Mr. Hoon: Certainly, I believe—not least as a former Member of the European Parliament—that it is important to look carefully at the way in which the House scrutinises European legislation. I am of the opinion that we could do better and that we could engage in the debate about such legislation rather earlier in the process. Certainly, I know that it is something that particularly interests the Modernisation Committee.

Mr. Nigel Dodds (Belfast, North) (DUP): May we have a statement on the Floor of the House so that Ministers can be questioned about the decision to reinstate immediately to Sinn Fein its Assembly allowances worth hundreds of thousands of pounds and the intention to reinstate allowances and privileges in the House? Is not it wholly unacceptable that that should be announced in a written ministerial statement? Should not it come before the House? Will not people in Northern Ireland note the fact that the Government are proceeding contrary to the recommendation of the Independent Monitoring Commission, which states that the IRA is still involved in criminality? Will not any future attempt to tell the people of Northern Ireland that they should abide by IMC recommendations be rejected on the basis of the way that the Government are acting?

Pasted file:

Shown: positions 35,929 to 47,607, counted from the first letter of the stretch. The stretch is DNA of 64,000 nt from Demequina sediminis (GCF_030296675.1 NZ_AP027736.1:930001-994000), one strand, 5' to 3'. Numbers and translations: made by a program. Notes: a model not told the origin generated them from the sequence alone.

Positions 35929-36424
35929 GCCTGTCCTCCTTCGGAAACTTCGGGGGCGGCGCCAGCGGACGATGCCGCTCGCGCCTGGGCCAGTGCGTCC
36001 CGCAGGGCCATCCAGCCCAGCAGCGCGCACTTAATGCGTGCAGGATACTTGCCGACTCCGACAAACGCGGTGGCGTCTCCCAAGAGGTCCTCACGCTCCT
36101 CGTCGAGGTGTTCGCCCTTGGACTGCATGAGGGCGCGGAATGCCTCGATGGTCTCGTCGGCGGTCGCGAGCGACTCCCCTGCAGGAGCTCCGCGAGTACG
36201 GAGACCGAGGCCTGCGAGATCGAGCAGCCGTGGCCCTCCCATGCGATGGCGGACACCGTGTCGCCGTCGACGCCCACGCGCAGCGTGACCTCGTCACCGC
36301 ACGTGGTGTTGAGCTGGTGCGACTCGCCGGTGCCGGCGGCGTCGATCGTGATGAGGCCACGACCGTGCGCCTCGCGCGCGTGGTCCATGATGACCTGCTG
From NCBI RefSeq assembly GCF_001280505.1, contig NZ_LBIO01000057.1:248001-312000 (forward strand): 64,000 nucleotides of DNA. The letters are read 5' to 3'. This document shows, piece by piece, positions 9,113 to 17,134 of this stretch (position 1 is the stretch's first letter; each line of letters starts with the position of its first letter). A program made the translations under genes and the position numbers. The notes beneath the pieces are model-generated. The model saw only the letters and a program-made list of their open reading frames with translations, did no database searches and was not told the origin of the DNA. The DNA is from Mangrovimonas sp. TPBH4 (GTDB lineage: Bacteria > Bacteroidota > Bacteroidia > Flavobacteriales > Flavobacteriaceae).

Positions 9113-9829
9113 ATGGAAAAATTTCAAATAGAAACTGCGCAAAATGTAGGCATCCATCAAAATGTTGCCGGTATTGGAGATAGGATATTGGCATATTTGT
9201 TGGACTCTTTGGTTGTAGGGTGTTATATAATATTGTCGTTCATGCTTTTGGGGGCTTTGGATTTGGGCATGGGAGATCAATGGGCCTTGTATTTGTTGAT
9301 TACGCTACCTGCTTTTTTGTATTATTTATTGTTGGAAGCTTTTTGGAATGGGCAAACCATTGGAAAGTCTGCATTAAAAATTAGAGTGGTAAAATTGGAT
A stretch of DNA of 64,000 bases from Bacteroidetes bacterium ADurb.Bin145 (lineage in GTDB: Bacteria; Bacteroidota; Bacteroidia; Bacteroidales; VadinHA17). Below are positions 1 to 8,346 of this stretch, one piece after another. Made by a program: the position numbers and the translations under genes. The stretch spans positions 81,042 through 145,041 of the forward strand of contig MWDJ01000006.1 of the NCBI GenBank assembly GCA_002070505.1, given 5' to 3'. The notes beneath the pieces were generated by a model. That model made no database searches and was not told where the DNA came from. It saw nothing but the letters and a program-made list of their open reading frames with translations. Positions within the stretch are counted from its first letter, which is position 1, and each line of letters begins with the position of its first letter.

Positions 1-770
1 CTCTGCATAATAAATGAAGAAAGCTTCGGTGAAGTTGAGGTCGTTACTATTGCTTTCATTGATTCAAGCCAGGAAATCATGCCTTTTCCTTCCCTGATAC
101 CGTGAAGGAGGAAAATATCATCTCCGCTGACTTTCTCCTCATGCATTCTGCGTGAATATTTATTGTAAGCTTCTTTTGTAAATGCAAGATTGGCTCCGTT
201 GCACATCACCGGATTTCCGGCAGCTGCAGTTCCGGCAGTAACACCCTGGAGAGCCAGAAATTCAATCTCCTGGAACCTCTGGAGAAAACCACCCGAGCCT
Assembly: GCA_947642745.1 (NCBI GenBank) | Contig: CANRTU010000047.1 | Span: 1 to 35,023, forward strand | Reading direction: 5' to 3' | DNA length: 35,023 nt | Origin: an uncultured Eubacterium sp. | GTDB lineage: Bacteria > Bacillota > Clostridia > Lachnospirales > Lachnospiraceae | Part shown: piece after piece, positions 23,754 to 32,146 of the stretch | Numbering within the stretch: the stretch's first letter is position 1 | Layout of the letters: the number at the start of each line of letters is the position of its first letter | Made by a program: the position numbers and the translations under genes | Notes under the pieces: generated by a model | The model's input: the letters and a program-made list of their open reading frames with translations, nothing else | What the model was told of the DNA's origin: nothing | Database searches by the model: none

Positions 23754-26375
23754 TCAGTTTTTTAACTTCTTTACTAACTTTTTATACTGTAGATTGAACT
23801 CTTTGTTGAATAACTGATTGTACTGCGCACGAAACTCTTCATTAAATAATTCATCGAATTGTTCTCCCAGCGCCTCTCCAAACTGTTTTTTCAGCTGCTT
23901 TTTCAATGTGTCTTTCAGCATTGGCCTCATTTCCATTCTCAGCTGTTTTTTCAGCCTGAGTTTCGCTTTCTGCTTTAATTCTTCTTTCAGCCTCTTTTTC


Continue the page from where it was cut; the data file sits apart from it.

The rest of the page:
Mr. Hoon: It is important that I set out for the benefit of the House the precise legal position on allowances. Allowances for parties represented at Westminster have been available for some time. Obviously, the position of Sinn Fein was considered very carefully and that led the Government to propose a motion suspending Westminster allowances for a 12-month period, but that was contingent on the way in which Sinn Fein was operating and behaving. In the light of the IRA statement of 28 July, including the indication that the armed struggle was over, the situation is clearly different and one to which we are bound to apply the relevant legislation, which requires those payments to be made. Therefore, my right hon. Friend the Secretary of State for Northern Ireland has concluded that he should lift the suspension of the allowances with effect from 1 November. That is a perfectly straightforward situation and it is wholly consistent with the relevant legislation as it affects the House.

Mrs. Louise Ellman (Liverpool, Riverside) (Lab/Co-op): Will my right hon. Friend ask the Secretary of State for Health to end the uncertainty about the Government's policy on banning smoking in enclosed workplaces in England by making a statement next week? Does he agree that such a statement should preferably announce the intention for a complete ban in enclosed workplaces in the whole of England or, if not, support for the Liverpool City Council (Prohibition of Smoking in Places of Work) Bill? Has he noted that the lives and health of non-smokers at work are now to be protected in Scotland, Wales and Northern Ireland, and
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does he agree that the lives and health of workers in England, especially those who are non-smokers, is equally important?